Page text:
Minneapolis, Which Voted to Abolish Police, Seeks Cops from Other Cities as Crime Surges

Minneapolis Police and the city's council members have clashed over a debate on whether to bring in additional law enforcement from outside departments to help deal with crime in the city.

Minneapolis Police Chief Medaria Arradondo said the department is struggling as violent crime in the city has increased 20 percent compared to last year and around 40 percent from two years ago, reported KSTP.

City leaders clashed over the proposals to bring in the Hennepin County Sheriff's Office and Metro Transit, a move which would cost around $500,000, during a council meeting on Tuesday.

"Resources are hemorrhaging. Our city is bleeding at this moment. I'm trying to do all I can to stop that bleeding," Arradondo said.

City Council member Steve Fletcher questioned how an additional $500,000 would make a difference when the police had already received $185 million in funding during this year's budget.

"So, we're going to take a thing that has not been working very well and has not been addressing carjackings, has not been addressing the rise in violent crime... and say if we just do five percent more of it, that will get us to a better place. I'm struggling to get my head around why that is a good idea," Fletcher said, via the Star-Tribune.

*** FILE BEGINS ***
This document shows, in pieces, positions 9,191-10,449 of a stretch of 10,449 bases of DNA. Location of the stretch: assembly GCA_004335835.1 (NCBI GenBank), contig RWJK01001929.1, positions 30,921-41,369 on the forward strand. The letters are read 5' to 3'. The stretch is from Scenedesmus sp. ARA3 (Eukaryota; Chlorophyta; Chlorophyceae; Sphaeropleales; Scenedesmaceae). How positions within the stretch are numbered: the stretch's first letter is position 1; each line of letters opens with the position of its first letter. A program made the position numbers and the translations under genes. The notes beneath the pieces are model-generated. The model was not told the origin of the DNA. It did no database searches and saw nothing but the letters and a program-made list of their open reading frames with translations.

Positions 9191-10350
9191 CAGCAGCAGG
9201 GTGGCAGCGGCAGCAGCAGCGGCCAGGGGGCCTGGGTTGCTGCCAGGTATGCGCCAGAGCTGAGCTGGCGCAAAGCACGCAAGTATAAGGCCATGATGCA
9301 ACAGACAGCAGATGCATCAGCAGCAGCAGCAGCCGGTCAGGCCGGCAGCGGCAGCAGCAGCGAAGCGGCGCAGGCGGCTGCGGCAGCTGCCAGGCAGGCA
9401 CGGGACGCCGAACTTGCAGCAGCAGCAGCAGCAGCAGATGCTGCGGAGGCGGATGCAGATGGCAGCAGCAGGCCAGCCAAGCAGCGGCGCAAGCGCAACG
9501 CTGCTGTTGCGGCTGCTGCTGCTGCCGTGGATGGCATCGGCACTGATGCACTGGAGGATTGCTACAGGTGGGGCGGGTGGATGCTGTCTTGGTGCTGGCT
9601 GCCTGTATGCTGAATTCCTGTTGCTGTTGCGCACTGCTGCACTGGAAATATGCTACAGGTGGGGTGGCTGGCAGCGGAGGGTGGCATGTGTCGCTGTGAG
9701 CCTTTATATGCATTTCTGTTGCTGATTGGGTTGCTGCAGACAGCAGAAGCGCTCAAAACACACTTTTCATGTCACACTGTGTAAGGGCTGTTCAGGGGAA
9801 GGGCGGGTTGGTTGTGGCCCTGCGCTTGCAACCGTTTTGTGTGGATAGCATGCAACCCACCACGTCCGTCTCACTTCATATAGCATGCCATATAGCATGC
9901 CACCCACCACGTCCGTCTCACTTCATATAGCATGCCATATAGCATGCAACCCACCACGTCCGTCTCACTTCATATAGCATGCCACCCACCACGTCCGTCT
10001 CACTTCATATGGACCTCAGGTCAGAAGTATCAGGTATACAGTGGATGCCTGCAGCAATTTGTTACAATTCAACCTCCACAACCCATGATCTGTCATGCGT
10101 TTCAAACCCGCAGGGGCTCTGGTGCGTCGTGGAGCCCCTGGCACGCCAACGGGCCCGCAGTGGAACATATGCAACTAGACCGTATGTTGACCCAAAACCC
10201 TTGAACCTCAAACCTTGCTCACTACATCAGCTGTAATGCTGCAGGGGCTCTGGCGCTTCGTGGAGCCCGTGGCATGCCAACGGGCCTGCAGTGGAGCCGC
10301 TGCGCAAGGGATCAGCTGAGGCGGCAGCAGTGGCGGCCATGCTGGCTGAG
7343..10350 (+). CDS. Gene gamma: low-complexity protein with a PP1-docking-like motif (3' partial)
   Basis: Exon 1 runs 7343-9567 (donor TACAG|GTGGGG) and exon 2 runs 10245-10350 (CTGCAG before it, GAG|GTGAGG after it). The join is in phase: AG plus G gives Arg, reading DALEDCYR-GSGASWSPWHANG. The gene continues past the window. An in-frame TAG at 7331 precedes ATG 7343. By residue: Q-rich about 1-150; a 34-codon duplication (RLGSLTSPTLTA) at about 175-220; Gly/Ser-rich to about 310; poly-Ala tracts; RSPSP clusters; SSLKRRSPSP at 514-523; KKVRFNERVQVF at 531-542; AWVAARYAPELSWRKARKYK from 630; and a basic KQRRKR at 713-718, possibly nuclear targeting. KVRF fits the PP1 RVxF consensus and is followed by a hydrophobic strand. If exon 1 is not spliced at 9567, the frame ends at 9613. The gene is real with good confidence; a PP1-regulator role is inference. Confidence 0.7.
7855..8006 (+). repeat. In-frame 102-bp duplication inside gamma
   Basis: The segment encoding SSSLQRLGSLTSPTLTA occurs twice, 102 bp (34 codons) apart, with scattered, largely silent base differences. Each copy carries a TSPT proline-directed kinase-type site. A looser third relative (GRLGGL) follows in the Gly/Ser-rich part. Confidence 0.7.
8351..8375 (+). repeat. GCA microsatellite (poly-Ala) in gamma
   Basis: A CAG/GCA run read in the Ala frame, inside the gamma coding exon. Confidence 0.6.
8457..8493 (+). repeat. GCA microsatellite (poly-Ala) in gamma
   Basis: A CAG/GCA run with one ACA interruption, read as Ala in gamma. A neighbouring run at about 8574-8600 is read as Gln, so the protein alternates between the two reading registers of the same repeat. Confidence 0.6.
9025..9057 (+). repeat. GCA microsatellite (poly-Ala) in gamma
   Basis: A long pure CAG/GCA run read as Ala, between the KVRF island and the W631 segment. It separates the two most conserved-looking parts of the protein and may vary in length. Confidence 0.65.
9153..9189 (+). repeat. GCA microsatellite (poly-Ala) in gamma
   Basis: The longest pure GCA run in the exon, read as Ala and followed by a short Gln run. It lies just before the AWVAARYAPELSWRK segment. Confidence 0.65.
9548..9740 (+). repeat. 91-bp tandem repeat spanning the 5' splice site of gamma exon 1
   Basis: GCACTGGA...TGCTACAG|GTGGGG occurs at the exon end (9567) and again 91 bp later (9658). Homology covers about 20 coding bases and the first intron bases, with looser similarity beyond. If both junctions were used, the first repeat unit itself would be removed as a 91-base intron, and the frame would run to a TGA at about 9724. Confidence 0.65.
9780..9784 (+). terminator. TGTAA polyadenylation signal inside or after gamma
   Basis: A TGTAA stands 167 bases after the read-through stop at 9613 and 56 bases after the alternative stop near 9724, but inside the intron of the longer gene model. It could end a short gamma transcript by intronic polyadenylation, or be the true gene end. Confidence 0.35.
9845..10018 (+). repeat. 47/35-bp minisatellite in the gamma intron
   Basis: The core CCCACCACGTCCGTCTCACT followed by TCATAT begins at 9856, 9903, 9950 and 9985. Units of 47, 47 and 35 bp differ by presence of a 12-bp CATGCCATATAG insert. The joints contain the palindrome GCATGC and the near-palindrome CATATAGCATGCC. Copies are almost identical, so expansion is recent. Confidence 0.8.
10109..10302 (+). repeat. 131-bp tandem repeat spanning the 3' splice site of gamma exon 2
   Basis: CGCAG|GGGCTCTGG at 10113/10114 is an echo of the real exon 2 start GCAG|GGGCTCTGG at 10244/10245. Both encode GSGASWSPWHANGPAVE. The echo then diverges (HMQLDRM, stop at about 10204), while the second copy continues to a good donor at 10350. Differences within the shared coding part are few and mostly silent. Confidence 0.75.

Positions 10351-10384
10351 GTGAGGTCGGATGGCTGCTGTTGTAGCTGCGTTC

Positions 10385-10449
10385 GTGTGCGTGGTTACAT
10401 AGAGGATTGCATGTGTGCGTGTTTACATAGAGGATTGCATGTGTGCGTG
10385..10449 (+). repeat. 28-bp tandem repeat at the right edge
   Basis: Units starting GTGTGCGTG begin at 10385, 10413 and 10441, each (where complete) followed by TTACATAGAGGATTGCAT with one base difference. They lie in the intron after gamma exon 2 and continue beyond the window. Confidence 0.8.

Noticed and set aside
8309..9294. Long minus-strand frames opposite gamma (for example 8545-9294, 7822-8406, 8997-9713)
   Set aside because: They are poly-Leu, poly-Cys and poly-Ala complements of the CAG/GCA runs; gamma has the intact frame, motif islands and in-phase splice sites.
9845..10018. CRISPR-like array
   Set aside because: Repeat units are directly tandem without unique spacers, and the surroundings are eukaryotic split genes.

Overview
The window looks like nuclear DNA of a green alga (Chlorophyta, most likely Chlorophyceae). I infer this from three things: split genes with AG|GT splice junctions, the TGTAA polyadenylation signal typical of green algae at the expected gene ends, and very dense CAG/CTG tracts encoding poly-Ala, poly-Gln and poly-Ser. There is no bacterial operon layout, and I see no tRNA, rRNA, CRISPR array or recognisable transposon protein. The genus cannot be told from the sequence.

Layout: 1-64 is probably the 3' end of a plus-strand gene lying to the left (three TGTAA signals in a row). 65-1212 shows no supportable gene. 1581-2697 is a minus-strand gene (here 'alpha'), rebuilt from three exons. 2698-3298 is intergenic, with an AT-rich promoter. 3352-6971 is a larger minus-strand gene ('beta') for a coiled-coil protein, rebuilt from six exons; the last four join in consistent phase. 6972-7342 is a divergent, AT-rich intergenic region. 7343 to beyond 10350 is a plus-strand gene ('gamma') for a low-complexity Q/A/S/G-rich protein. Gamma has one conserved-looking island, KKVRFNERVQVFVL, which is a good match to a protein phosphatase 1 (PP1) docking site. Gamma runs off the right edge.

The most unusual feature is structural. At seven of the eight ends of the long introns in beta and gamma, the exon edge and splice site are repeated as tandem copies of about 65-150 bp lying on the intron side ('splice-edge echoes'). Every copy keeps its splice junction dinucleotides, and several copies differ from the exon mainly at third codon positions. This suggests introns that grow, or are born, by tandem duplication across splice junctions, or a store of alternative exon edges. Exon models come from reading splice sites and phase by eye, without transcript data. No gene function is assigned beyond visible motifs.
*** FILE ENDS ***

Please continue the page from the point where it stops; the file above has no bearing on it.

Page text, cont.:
"We can go back and forth on the $185 million but that is not stopping the bloodshed that is occurring every day in our city," the chief added.

Council Member Jeremiah Ellison dismissed suggestions that those who reject the plan for bringing in additional patrols do not care about the rise in violence in the city.

"What I'm hearing is that we don't have to put together a strategy. We don't have to put together a plan. We don't need to provide any budget transparency. 'Shut up and pay us,' " Ellison said.

The Minneapolis City Council voted to dismantle the city's police department and divert its funding to other social service areas in the wake of George Floyd's death in May.

The move was done as part of plans to reevaluate the city's "toxic relationship" with the police and to "re-create systems of public safety that actually keep us safe."

Around five months later, the plans have not come into fruition, with residents blaming the lack of action and scant details on what a potential restructure of the police would look like on the rise of gun crime in the city.

The Minneapolis Police Department is also low-staffed as officers have taken leave of absence citing they are suffering post-traumatic stress disorder (PTSD) as a result of covering the protests which erupted following Floyd's death.

According to the Star-Tribune, the MPD currently has around 120 officers currently on leave.

The full city council will vote on the proposals for additional officers on Friday.

Minneapolis Police
Minneapolis Police Deputy Chief Art Knight speaks with people gathered near a crime scene on June 16, 2020 in Minneapolis, Minnesota. City leaders have clashed during a debate on bringing in reinforcements to help Minneapolis police deal with an increase in violent crime. Stephen Maturen/Getty Images/Getty